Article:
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Wednesday, September 15, 2021

Court affirms widow's $21m verdict vs. Big Tobacco, upholds punitive damages despite '98 settlement

Marlboro Red Open Box by Sarah Johnson (CC BY 2.0)
The Massachusetts Supreme Judicial Court today affirmed a $21m verdict against Philip Morris USA in favor of the widow of a smoker who died of lung cancer in 2016.

Fred R. Laramie started smoking in 1970, at age 13, when a store clerk gave him a free sample pack of Marlboros, the Supreme Judicial Court (SJC) recounted.  He became a pack-a-day smoker and remained loyal to the brand, unable to quit despite trying, until his diagnosis and death in 2016.

Laramie's wife, Pamela, sued under the Massachusetts wrongful death statute.  She alleged that Marlboros were dangerously defective for their engineered addictive properties, an excess of the risk of smoking known to consumers and indicated on cigarette labels since 1969.  The jury in the Superior Court awarded Pamela Laramie $11m in compensatory damages and $10m in punitive damages.

The bulk of the high court's 37-page, unanimous opinion analyzes the inventive defense argument that the large punitive award is precluded by the 1998 Master Settlement Agreement (MSA) of state claims against Big Tobacco.  As the court recalled in a footnote:

The [Big Tobacco] defendants agreed to pay approximately $240 billion to the settling States over twenty-five years, and to pay approximately $9 billion per year thereafter in perpetuity, subject to various adjustments. The agreement allocated approximately four percent of those payments to the Commonwealth. The defendants also agreed to restrict cigarette advertising and lobbying efforts, to permit public access to certain internal documents, and to fund youth education programs.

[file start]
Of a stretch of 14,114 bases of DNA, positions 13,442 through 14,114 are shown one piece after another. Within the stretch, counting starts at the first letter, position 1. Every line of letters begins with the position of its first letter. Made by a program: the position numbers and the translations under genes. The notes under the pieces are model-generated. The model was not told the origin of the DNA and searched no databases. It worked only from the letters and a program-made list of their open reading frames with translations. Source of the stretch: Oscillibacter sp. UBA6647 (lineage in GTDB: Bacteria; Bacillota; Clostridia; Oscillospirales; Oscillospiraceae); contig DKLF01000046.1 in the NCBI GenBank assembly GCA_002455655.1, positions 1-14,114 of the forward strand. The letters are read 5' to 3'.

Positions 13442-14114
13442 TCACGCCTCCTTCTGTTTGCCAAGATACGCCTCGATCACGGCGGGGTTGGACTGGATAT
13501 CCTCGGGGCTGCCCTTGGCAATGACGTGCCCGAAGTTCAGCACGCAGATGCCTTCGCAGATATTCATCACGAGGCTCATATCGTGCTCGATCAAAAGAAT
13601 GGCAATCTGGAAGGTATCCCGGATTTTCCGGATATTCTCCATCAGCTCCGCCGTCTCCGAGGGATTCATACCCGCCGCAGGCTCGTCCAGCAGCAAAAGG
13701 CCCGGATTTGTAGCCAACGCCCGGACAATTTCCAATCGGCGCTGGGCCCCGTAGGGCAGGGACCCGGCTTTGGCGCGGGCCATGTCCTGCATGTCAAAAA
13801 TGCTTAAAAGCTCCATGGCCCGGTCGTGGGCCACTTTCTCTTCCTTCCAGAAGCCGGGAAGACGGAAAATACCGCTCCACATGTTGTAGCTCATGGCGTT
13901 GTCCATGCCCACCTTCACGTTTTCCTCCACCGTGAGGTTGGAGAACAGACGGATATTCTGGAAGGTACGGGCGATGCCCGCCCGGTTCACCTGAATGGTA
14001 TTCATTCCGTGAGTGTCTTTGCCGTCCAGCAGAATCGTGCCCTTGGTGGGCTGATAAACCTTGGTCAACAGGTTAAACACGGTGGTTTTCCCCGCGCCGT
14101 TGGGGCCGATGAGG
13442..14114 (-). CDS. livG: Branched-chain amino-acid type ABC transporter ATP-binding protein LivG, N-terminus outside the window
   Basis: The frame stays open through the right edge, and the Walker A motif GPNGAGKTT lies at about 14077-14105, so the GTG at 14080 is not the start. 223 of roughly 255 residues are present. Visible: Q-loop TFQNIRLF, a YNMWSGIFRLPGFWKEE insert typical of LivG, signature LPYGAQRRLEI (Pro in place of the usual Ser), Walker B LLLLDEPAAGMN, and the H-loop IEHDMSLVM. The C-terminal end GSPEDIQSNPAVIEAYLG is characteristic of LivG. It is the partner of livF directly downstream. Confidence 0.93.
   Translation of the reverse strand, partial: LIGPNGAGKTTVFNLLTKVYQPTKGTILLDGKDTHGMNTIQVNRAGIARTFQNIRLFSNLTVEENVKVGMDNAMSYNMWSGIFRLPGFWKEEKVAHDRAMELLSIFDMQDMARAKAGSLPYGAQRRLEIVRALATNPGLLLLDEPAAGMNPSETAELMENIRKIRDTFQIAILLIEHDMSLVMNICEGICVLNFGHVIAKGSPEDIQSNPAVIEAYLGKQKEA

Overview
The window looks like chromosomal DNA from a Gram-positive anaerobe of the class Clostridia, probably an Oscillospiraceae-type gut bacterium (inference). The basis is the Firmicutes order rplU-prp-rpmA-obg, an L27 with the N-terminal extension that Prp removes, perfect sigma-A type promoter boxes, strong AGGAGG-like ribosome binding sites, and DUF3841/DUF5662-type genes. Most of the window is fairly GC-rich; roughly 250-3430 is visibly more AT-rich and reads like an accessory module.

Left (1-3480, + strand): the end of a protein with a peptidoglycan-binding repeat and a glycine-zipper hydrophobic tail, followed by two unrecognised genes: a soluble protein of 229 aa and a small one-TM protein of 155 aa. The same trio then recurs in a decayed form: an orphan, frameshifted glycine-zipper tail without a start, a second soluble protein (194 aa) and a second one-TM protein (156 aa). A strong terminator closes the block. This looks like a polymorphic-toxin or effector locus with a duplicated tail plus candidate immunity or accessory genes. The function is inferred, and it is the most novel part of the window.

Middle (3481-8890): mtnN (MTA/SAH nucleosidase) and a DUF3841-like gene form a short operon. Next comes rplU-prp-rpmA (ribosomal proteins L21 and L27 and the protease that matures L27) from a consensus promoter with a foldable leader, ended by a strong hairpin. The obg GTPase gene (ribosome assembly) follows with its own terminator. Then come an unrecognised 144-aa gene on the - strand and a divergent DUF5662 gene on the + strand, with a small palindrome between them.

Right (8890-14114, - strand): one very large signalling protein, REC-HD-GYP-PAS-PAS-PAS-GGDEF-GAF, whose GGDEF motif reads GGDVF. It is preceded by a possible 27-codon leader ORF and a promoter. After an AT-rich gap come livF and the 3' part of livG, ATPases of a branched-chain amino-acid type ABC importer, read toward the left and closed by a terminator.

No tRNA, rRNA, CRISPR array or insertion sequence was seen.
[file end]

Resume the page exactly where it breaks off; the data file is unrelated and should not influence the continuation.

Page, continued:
Punitive damages are not awarded in Massachusetts common law; they must be authorized by statute.  The wrongful death statute authorizes punitive damages when the defendant caused injury "by ... malicious, willful, wanton or reckless conduct ... or by ... gross negligence."

The plaintiff successfully relied on internal documents of Big Tobacco that demonstrate the artificial manipulation of the nicotine content in cigarettes.  In the 1990s, the revelation of such records marked the plaintiff breakthrough that precipitated the collapse of Big Tobacco's long-successful wall of defenses in product liability litigation.  The revelation represented, more or less, the information at issue in the case of whistleblower-scientist Jeffrey Wigand, reported in 1996 by Vanity Fair and 60 Minutes and subject of the 1999 feature film, The Insider.

The SJC rejected the defense argument of claim preclusion.  The court recognized a qualitative difference between the claims of the Attorney General that resulted in the MSA and the claim of Laramie that persuaded a jury.

The "wrong" the plaintiff sought to remedy was the loss she and her daughter sustained due to Laramie's death, caused by Philip Morris's malicious, willful, wanton, reckless, or grossly negligent conduct, see [wrongful death statute,] G. L. c. 229, § 2. The "wrong" the Attorney General sought to remedy, by contrast, was the Commonwealth's increased medical expenditures caused by Philip Morris's commission of unfair or deceptive acts or practices in violation of [consumer protection law,] G. L. c. 93A, § 2.

Product liability, like punitive damages, is not a function of common law in Massachusetts, at least formally.  The commonwealth imposes strict product liability through a wide-ranging consumer protection statute, "chapter 93A."  Product liability is effectuated formally as a warranty obligation by eliminating the requirement of contractual privity between plaintiff and defendant.  But from that point, functionally, the courts breathe life into the system with multistate common law norms.